Shannon, C. E. A mathematical theory of communication. Bell Syst. Tech. J. 27, 379–423 (1948).

    MathSciNet  Article  Google Scholar 

  24. 24.

    Ince, R. A. A. Measuring multivariate redundant information with pointwise common change in surprisal. Entropy 19, 318 (2017).

    Article  Google Scholar 

  25. 25.

    Strelioff, C. C. & Crutchfield, J. P. Bayesian structural inference for hidden processes. Phys. Rev. E 89, 042119 (2014).

    Article  Google Scholar 

  26. 26.

    Shalizi, C. R. & Crutchfield, J. P. Computational mechanics: pattern and prediction, structure and simplicity. J. Stat. Phys. 104, 819–881 (2001).

    MathSciNet  Article  Google Scholar 

  27. 27.

    Delahaye, J.-P. & Zenil, H. Numerical evaluation of the complexity of short strings: a glance into the innermost structure of algorithmic randomness. Appl. Math. Comput. 219, 63–77 (2012).

    MATH  Google Scholar 

  28. 28.

    Soler-Toscano, F., Zenil, H., Delahaye, J.-P. & Gauvrit, N. Calculating Kolmogorov complexity from the frequency output distributions of small Turing machines. PLoS ONE 9, e96223 (2014).

    Article  Google Scholar 

  29. 29.

    Hutter, M. Universal Artificial Intelligence (EATCS Series, Springer, Berlin, 2005).

  30. 30.

    Gauvrit, N., Zenil, H. & Tegnér, J. in Representation and Reality: Humans, Animals and Machines (eds Dodig-Crnkovic, G. & Giovagnoli, R.) 117–139 (Springer, Berlin,Berlin, 2017).

  31. 31.

    Rissanen, J. Modeling by shortest data description. Automatica 14, 465–658 (1978).

    Article  Google Scholar 

  32. 32.

    Levin, L. A. Universal search problems. Probl. Inform. Transm. 9, 265–266 (1973).

    Google Scholar 

  33. 33.

    Schmidhuber, J. The speed prior: a new simplicity measure yielding, near-optimal computable predictions. In Proc. 15th annual conference on Computational Learning Theory (COLT 2002) (eds Kivinen, J. & Sloan, R. H.) 216–228 (Springer, Sydney, 2002).

  34. 34.

    Daley, R. P. Minimal-program complexity of pseudo-recursive and pseudo-random sequences. Math. Syst. Theory 9, 83–94 (1975).

    MathSciNet  Article  Google Scholar 

  35. 35.

    Zenil, H., Badillo, L., Hernández-Orozco, S. & Hernández-Quiroz, F. Coding-theorem like behaviour and emergence of the universal distribution from resource-bounded algorithmic probability. Int. J. Parallel Emergent Distrib. Syst. https://doi.org/10.1080/17445760.2018.1448932 (2018).

  36. 36.

    Hernández-Orallo, J. Computational measures of information gain and reinforcement in inference processes. AI Commun. 13, 49–50 (2000).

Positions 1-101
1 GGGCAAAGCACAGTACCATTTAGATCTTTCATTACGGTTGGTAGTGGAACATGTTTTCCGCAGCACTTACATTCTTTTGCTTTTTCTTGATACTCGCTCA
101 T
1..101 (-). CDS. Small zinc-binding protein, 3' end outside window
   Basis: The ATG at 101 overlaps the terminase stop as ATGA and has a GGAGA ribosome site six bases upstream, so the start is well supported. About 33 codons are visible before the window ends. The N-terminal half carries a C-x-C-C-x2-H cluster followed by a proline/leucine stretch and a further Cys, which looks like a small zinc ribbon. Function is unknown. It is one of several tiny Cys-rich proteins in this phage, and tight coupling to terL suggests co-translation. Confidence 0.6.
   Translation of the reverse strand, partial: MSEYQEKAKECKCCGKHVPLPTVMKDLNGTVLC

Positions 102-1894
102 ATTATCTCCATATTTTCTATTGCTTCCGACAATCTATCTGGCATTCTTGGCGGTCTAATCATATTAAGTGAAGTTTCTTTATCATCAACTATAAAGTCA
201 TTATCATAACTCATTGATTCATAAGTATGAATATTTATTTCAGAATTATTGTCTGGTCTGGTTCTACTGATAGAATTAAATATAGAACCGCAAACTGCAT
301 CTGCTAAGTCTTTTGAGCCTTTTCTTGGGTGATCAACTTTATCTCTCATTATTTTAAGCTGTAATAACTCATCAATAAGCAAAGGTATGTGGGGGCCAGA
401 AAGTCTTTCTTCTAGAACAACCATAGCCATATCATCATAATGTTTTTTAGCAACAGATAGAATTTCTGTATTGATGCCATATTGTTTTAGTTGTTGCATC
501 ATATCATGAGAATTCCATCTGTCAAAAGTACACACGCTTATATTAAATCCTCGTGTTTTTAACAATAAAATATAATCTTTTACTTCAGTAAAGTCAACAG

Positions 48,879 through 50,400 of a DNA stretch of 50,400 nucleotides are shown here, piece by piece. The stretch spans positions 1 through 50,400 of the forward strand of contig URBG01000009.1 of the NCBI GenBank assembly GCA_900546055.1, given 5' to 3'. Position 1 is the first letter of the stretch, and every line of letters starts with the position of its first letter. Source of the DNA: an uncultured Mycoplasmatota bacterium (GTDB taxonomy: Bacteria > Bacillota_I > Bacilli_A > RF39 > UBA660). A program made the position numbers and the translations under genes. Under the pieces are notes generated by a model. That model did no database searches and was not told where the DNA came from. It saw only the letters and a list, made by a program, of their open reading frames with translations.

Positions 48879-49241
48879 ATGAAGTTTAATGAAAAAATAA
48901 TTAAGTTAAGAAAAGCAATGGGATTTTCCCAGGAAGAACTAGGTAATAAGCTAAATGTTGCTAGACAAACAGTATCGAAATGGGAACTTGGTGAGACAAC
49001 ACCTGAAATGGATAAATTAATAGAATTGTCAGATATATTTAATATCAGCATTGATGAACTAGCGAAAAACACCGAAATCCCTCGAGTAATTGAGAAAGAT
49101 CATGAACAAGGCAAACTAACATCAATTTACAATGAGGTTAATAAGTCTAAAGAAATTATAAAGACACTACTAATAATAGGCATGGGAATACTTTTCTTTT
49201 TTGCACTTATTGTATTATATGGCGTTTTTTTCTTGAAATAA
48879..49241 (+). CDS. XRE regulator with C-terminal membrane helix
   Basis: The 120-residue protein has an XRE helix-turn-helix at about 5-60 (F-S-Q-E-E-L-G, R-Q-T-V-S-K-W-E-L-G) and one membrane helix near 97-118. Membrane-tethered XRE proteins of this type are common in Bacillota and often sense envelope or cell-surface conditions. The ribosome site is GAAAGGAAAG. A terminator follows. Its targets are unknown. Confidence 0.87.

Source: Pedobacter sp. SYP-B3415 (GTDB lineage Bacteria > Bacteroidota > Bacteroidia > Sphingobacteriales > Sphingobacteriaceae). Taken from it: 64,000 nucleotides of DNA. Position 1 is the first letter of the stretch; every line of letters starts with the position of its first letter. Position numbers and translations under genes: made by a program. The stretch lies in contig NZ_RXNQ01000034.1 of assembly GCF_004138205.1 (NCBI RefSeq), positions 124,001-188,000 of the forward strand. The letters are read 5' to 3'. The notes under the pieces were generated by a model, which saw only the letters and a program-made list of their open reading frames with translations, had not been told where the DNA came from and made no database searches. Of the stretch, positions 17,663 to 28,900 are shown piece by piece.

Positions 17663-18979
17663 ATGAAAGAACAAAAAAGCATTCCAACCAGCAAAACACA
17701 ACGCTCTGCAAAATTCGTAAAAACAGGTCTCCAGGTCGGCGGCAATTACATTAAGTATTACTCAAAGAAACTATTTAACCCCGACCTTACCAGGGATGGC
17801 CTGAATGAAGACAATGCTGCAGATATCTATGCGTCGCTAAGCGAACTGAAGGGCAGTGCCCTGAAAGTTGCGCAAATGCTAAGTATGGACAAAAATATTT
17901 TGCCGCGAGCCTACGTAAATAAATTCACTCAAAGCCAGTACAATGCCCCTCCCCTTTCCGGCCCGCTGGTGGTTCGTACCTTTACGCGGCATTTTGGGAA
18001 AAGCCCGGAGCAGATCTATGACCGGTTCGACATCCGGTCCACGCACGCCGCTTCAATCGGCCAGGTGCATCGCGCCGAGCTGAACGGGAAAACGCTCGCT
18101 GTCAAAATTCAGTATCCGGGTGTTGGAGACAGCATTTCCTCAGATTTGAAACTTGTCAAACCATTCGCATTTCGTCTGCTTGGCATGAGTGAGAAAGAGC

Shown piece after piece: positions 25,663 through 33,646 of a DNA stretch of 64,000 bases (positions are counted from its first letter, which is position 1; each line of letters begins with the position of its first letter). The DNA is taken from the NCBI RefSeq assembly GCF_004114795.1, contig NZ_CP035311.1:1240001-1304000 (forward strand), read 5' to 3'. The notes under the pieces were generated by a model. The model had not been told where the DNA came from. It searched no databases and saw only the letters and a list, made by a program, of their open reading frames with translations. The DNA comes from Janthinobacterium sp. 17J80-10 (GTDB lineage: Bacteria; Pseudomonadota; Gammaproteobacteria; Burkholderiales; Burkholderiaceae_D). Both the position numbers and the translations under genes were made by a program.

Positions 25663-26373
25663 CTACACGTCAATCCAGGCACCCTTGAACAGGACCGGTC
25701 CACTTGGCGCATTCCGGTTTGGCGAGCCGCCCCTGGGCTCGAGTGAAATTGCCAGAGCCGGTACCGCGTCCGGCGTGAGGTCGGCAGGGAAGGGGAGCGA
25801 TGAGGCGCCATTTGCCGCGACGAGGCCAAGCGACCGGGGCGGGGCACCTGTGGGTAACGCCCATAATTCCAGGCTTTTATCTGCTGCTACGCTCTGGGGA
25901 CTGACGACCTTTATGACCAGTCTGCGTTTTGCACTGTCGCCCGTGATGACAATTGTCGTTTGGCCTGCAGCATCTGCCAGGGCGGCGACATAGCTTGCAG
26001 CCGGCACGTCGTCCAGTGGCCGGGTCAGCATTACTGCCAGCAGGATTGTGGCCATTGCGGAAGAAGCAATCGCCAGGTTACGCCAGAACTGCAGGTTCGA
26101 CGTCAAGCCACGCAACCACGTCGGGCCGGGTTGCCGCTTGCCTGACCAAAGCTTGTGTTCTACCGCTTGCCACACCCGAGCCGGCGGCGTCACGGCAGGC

Google Scholar 

  37. 37.

    Hernández-Orallo, J. Universal and cognitive notions of part. In Proc. 4th Systems Science European Congress 711–722 (EC, 1999).

  38. 38.

    Solomonoff, R. J. The time scale of artificial intelligence: reflections on social effects. Human. Syst. Manag. 5, 149–153 (1985).

    Google Scholar 

  39. 39.

    Zenil, H. et al. A decomposition method for global evaluation of Shannon entropy and local estimations of algorithmic complexity. Entropy 20, 605 (2018).

    Article  Google Scholar 

  40. 40.

    Chaitin, G. J. On the length of programs for computing finite binary sequences. J. ACM 13, 547–569 (1966).

    MathSciNet  Article  Google Scholar 

  41. 41.

    Levin, L. A. Laws of information conservation (non-growth) and aspects of the foundation of probability theory. Probl. Inf. Transm. 10, 206–210 (1974).

    Google Scholar 

  42. 42.

    Zenil, H., Kiani, N. A. & Tegnér, J. Symmetry and correspondence of algorithmic complexity over geometric, spatial and topological representations. Entropy 20, 534 (2018).

    Article  Google Scholar 

  43. 43.

    Zenil, H., Soler-Toscano, F., Delahaye, J.-P. & Gauvrit, N. Two-dimensional Kolmogorov complexity and validation of the coding theorem method by compressibility. PeerJ Comput. Sci. 1, e23 (2013).

    Article  Google Scholar 

  44. 44.

    Riedel, J. & Zenil, H. Rule primality and compositional emergence of Turing-universality from elementary cellular automata. J. Cell. Autom. 13, 479–497 (2018).

    MathSciNet  Google Scholar 

  45. 45.

    Pearl, J. To build truly intelligent machines, teach them cause and effect. Quanta Magazine (15 May 2018).

  46. 46.

    Minsky, M. The limits of understanding. World Science Festival https://www.worldsciencefestival.com/videos/the-limits-of-understanding/(2014).

Download references

Acknowledgements

H.Z. was supported by Swedish Research Council (Vetenskapsrådet) grant number 2015-05299. J.T. was supported by the King Abdullah University of Science and Technology.

Author information

Affiliations

Authors

Contributions

H.Z., N.A.K. and J.T. conceived and designed the algorithms. H.Z. designed the experiments and carried out the calculations and numerical experiments. A.A.Z. and H.Z. conceived the online tool to illustrate the method applied to simple examples based on this paper. All authors contributed to the writing of the paper.

Corresponding authors

Correspondence to Hector Zenil or Narsis A. Kiani or Jesper Tegnér.

Ethics declarations

Competing interests

The authors declare no competing interests.

Additional information

Publisher’s note: Springer Nature remains neutral with regard to jurisdictional claims in published maps and institutional affiliations.

Supplementary information

Supplementary Information

Supplementary Methods, Figures and References.

Rights and permissions

Reprints and Permissions

About this article

Verify currency and authenticity via CrossMark

Cite this article

Zenil, H., Kiani, N.A., Zea, A.A. et al. Causal deconvolution by algorithmic generative models. Nat Mach Intell 1, 58–66 (2019). https://doi.org/10.1038/s42256-018-0005-0

Download citation

Further reading